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7 - Verdi's “Music of the Future”

Published online by Cambridge University Press:  05 March 2014

Roberta Montemorra Marvin
Affiliation:
University of Iowa
Craig A. Monson
Affiliation:
Professor of Musicology at Washington University (St Louis, Missouri)
Roberta Montemorra Marvin
Affiliation:
Teaches music at the University of Iowa
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Summary

In late December 1870 Verdi was invited to serve as director of the Naples Conservatory. Although he declined the “honor” for numerous reasons, the invitation provided an opportunity for him to verbalize his ideas on the subject of what and how aspiring Italian composers should be taught. One of his letters on the topic, to the Neapolitan archivist and librarian Francesco Florimo, dated January 5, 1871, was published (with the composer's permission) in Italian journals, thereby making Verdi's thoughts public. The following excerpt conveys the essence of Verdi's position: “I would be proud to occupy that post, where the founders of a school sat: A. Scarlatti, and later [Francesco] Durante and [Leonardo] Leo. It would have made me proud (and at this point it would not have been a step backward) to exercise the students in those serious, rigorous, and, in this instance, renowned studies, of these early fathers. I would have insisted, as it is said, on putting one foot in the past, and the other in the present and in the future, for I am not afraid of the music of the future.” Three essential points emerge here: Verdi's recommendations and cautions to young composers for rigorous study of traditional techniques, his adamance about progress in music requiring a synthesis of past and present, and his asserted willingness to confront new trends, i.e., the “music of the future.”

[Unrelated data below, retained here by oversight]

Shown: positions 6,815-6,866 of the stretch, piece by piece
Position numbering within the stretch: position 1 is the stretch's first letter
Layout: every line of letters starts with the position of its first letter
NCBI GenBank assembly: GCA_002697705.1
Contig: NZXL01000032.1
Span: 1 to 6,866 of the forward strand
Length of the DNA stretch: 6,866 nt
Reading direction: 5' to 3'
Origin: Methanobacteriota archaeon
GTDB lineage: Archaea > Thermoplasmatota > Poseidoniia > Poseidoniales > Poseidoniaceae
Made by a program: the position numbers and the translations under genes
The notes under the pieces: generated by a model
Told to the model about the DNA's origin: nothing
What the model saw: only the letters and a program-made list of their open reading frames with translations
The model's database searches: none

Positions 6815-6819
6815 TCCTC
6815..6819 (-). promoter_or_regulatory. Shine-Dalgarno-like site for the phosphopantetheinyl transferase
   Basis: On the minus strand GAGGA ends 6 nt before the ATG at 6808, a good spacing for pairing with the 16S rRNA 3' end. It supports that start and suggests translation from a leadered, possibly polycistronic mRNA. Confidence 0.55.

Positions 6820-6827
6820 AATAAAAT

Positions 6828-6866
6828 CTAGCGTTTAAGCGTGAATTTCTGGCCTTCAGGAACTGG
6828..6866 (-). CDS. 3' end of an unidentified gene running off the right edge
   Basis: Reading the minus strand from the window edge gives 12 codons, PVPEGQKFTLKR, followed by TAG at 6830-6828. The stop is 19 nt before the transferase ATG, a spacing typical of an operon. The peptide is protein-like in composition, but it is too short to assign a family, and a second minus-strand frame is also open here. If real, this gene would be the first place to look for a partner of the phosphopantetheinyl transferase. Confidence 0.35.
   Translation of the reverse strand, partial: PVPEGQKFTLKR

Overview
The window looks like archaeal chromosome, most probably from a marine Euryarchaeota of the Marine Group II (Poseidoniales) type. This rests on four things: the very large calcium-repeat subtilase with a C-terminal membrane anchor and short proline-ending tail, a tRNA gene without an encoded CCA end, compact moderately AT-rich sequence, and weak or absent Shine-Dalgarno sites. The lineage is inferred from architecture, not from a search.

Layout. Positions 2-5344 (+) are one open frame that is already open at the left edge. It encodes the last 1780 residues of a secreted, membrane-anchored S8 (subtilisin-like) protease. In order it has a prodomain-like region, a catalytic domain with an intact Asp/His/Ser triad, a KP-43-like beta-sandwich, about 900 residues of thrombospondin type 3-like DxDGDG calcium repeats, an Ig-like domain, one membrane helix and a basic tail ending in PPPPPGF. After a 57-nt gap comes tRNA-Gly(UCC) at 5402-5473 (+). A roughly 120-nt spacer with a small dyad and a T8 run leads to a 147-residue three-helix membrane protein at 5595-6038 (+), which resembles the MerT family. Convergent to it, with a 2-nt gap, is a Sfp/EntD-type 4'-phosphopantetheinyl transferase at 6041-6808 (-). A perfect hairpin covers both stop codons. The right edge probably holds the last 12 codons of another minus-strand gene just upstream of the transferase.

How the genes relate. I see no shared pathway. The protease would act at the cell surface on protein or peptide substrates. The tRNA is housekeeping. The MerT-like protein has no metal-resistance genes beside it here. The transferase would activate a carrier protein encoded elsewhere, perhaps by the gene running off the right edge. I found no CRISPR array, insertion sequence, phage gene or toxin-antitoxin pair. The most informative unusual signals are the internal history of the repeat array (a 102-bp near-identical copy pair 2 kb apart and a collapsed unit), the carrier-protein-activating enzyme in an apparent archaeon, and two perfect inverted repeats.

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Chapter
Information
Music in Print and Beyond
Hildegard von Bingen to The Beatles
, pp. 158 - 179
Publisher: Boydell & Brewer
Print publication year: 2013

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